I tried to get Stumpf on the phone, but a Wells Fargo spokesman said he wouldn’t have any time for me this week. Probably not next week either.
Anyhow, enter stage right, Rep. Jeb Hensarling, the Texas Republican who heads the House Financial Services Committee. His Financial Choice Act was approved this week by Republicans comprising the committee’s majority. It now moves on to a possible vote by the full House.
Hensarling’s 500-page bill is a real piece of work. Among other things, it would eliminate the so-called Volcker Rule that prevents banks from gambling with customers’ money via risky investments. It would end regulators’ authority to dismantle “too big to fail” financial firms and would significantly increase fees for debit card transactions.
It also would cripple the Consumer Financial Protection Bureau, which has been a target of Republican and financial-industry ire since it opened its doors in 2011. To date, the bureau has cracked down on payday lenders, introduced new rules for mortgages and provided almost $12 billion in relief to consumers harmed by questionable business practices.
The chances of the bill becoming law with President Obama in power are pretty much nil. But consumer advocates are worried that it could set a policy template for a possible administration under Donald Trump, the GOP nominee, or keep popping up like the Republicans’ votes to repeal Obamacare.
Hensarling said before this week’s committee passage that his bill “substitutes market discipline for government control.”
And there’s the rub. His Financial Choice Act would gut consumer safeguards put in place after the Great Recession and restore the do-as-you-please approach that allowed financial firms to get us into so much trouble in the first place. “Market discipline” is code for “Relax, no one’s looking.”
It took Republicans on the Financial Services Committee less than two hours of debate to pass Hensarling’s bill because Democrats didn’t bother submitting any amendments.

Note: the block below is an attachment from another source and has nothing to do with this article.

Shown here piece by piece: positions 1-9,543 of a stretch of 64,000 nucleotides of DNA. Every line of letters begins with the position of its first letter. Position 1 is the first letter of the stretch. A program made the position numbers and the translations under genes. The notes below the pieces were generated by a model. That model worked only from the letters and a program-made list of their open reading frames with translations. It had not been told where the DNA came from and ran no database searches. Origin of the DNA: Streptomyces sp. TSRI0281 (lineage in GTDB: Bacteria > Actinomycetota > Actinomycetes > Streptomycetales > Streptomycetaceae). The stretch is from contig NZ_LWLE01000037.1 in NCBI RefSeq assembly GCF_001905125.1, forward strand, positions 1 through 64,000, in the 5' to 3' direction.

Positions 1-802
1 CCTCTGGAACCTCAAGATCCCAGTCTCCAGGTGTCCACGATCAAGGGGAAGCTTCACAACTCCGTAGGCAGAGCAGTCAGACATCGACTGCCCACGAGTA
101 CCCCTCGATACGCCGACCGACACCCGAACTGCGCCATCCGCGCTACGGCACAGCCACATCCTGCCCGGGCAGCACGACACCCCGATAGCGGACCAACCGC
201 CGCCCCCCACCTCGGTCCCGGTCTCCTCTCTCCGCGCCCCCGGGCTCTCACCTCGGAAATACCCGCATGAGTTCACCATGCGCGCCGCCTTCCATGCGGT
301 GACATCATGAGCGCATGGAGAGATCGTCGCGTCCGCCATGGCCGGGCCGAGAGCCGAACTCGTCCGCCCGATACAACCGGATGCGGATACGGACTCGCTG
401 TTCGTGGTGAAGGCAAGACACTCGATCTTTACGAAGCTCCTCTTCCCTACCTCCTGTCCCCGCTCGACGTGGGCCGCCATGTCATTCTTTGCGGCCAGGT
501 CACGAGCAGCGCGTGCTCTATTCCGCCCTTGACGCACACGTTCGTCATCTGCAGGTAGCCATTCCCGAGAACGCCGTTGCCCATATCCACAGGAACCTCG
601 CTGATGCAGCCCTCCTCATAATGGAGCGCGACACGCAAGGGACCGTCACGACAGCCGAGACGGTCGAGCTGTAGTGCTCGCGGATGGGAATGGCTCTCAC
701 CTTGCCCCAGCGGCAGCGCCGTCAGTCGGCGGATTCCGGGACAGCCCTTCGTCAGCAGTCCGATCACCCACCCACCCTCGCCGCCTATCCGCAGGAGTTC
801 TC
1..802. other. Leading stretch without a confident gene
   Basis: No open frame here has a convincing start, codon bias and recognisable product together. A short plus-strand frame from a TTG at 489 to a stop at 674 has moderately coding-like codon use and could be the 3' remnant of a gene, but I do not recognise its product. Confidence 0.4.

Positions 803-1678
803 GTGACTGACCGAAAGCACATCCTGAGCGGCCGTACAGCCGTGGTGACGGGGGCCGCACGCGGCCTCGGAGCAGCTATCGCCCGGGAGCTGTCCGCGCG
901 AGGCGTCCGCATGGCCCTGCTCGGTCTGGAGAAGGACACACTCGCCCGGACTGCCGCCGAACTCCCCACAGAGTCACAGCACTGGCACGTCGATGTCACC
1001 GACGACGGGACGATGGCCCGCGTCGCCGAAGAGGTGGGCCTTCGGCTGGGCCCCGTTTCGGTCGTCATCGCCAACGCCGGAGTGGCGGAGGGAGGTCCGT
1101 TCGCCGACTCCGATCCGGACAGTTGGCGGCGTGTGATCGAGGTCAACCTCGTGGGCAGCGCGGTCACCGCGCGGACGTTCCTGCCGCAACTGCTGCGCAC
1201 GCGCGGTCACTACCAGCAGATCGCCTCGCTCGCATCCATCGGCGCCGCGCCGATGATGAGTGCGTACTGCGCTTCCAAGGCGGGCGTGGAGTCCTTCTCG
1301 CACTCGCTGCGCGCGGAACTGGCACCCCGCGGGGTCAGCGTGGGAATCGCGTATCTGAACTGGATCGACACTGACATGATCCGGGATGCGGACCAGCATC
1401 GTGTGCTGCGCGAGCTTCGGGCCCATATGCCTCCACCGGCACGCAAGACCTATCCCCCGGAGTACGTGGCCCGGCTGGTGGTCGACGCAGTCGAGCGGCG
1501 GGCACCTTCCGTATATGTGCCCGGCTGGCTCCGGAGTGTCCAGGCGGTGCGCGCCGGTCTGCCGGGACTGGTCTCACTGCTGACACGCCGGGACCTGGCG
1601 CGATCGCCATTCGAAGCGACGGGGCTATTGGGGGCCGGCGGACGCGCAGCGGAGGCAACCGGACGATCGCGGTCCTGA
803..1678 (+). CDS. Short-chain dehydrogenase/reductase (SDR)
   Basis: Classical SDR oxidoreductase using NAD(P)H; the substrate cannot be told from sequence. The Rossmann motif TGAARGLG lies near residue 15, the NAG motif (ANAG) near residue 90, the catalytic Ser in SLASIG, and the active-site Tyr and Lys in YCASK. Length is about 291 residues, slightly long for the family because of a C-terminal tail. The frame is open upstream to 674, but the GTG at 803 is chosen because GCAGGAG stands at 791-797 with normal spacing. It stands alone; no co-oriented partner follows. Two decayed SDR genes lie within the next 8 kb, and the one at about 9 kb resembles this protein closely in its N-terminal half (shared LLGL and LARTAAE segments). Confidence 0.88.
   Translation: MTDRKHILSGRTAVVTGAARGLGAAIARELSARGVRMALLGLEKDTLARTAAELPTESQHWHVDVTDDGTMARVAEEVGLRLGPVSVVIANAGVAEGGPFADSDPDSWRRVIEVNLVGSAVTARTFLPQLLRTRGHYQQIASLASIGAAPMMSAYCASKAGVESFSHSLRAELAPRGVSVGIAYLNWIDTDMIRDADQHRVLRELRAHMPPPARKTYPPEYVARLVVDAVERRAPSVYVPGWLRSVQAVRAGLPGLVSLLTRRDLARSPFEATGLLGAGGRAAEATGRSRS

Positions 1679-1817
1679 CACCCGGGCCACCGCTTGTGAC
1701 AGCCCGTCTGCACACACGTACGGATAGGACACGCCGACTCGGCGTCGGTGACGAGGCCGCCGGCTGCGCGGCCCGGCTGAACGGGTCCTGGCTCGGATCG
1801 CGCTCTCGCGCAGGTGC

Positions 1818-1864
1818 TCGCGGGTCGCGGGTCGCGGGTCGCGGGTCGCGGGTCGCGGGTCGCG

“This bill is so bad that it simply cannot be fixed,” said Rep. Maxine Waters (D-Los Angeles). She called it a “highly partisan, damaging piece of legislation.”
Gilbert at Public Citizen was even more succinct. She said that, in light of Wells Fargo’s issues, legislative efforts to roll back Dodd-Frank and the Consumer Financial Protection Bureau are “almost a joke.”
By Friday, public astonishment over Wells’ brazen actions had grown so fierce that Republican lawmakers had no choice but to demand some ‘splaining from Stumpf. He was summoned to testify before The Senate Banking Committee on Tuesday, and an appearance before Hensarling’s House committee is being scheduled.
It wouldn’t be at all surprising for Stumpf to reiterate to both committees how he and other senior executives weren’t to blame for thousands of employees taking advantage of customers.
The reality is that he and other managers are indisputably responsible for creating a climate in which such atrocious behavior was possible or for being stunningly negligent in their oversight of the bank’s day-to-day operations.
Either way, Wells Fargo has made a powerful case for why regulatory oversight is crucial and why the banking industry remains unworthy of the public’s trust.
For that, thank you.